Quick background: I live in Sherman Oaks, CA and I am having some trouble finding eggs from chickens that are actually pasture-fed. Most cartons at Whole Foods brag that their chickens are 100% vegetarian diet and such, which of course I don't want. The ones that might be 100% grass fed have vague wording on the package so it's hard to tell if Vital Farms is what I'm looking for. They have a VERY expensive brand from New Zealand that I usually end up buying, but I'd prefer a more local solution.
Lately, I've been going to a fantastic farmer's market. They have a grass-fed meat/raw milk seller that I just love. However, eggs are still a problem. There is one farmer there who has two stacks of eggs. On one side, there is the "vegetarian (corn and soy)" fed eggs, and then they have this other stack that is supposedly "sunflower sprouts and grass" fed. Are these good eggs to eat? I tried to ask the woman some questions, but she didn't really speak English. I bought some and am hoping for the best, but the yolks don't appear to be especially dark orange or anything.
So are these "sunflower sprout" eggs a good choice, or should I stick with the Vital Farms or the expensive New Zealand eggs from Whole Foods?
Thanks for your help!
asked byPaleoDel (1307)
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on August 21, 2011
at 05:46 PM
I would hope that the "grass & sunflower sprout" eggs also imply that the chicken's are free-ranging on pasture and have access to bugs, grubs, etc. As the farmer, and if that is the case, they would most certainly be a better choice than the "corn & soy" fed chicken eggs.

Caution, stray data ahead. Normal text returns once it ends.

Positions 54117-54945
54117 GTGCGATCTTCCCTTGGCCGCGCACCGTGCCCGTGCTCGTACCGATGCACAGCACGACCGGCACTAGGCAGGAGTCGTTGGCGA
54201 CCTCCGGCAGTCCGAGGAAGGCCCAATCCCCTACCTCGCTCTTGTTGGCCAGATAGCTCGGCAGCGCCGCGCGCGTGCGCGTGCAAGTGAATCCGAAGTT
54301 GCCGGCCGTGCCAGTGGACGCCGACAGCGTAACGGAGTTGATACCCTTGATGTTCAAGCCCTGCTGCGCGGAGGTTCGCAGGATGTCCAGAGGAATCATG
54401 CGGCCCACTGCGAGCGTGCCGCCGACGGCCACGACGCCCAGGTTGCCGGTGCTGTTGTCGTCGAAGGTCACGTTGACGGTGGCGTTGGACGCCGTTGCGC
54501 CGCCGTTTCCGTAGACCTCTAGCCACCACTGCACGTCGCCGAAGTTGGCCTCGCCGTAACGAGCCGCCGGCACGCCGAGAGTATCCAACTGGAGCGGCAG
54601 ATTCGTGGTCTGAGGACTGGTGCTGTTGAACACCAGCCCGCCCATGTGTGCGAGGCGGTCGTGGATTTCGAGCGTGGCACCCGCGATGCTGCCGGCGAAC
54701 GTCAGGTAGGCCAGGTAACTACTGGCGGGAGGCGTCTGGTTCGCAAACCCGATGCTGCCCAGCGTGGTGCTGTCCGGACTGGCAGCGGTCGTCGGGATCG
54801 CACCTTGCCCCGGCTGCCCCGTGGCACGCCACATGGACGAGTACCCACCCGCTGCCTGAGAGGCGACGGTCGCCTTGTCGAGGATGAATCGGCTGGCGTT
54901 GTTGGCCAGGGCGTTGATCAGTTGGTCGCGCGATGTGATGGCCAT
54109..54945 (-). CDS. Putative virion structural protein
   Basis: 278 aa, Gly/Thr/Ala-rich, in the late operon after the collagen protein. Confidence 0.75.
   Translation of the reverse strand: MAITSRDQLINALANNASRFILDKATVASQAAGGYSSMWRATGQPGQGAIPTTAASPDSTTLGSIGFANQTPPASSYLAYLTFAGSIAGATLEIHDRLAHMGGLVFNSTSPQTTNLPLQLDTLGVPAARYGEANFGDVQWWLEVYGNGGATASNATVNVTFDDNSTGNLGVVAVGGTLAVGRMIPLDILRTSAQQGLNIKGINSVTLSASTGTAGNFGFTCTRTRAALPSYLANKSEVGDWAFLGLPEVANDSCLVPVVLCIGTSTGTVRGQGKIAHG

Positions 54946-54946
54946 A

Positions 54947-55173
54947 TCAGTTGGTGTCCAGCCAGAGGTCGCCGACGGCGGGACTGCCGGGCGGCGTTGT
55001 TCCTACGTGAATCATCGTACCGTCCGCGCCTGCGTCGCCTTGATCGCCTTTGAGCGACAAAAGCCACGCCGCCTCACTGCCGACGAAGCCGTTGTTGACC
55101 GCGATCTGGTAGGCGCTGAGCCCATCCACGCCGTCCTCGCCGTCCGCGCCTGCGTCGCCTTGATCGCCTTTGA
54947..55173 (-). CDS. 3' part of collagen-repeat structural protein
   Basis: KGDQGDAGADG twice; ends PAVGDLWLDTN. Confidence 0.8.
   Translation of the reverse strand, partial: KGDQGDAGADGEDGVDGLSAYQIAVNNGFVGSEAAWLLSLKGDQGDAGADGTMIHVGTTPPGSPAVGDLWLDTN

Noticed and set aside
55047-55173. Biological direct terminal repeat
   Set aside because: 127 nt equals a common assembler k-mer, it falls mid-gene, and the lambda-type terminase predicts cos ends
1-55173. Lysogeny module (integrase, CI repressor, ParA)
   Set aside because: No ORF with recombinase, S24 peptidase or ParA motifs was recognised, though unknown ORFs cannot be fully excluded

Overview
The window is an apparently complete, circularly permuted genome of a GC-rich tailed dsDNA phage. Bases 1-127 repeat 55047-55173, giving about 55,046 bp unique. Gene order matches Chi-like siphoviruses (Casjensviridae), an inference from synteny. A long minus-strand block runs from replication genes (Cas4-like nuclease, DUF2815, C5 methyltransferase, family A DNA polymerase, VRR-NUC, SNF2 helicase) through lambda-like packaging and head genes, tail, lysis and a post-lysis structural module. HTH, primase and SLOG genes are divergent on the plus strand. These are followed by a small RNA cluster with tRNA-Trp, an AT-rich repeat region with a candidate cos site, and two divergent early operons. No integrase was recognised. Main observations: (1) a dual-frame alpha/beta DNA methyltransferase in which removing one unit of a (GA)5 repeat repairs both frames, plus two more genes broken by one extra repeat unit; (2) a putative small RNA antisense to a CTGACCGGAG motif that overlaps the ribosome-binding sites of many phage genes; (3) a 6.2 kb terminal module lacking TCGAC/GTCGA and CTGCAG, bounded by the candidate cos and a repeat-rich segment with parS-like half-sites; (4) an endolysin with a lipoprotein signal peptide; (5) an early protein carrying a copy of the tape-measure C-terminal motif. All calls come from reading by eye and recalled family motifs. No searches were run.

Despite what many would like to believe, chicken's aren't "vegetarians". They are naturally omnivorous. Chickens will even eat other chickens, when stressed, crowded, or just plain bored (read more here)
The Cornucopia Institute also keeps an extensive "Organic Egg Scorecard" on their site (check it out here) that may be useful.
on November 05, 2011
at 08:56 AM
I just hope the so-called free-range vegetarian isn't simple 'access' to free range, such as an unlocked cage door that the chicken doesn't know how to open.
I'll be fine if they are running around fields that has very few bugs and worms. From where I came from, chickens steal our rice when we are sun drying it. All the time, and they steal lots of it. We let them do that as long as they are our chickens.
Luckily they'll find some worms in the mud or a dead mouse anyways.
on August 22, 2011
at 03:05 PM
I don't know which farmers market you go to but you can get lily's eggs at the santa monica (wed/sat) and hollywood (sun) markets. I've been eating 4 doz/week for years and have consistently found those t be the best. Get the free range fertile ones, they have a few options.
Also the raw milk people Organic Pastures have even better eggs, but they rarely have them and when they do only have a few doz.
on August 22, 2011
at 10:05 AM
Are the expensive New Zealand eggs Glenpark Woodland? If so, the hens do eat some bugs and grass but are also fed a lot of wheat and other grains. They're certainly higher quality than your average cage egg, but not perfectly paleo-friendly and probably not worth a massive price increase... Woodland eggs selling here in New Zealand are about twice the price of the cheapest cage eggs, so not too bad.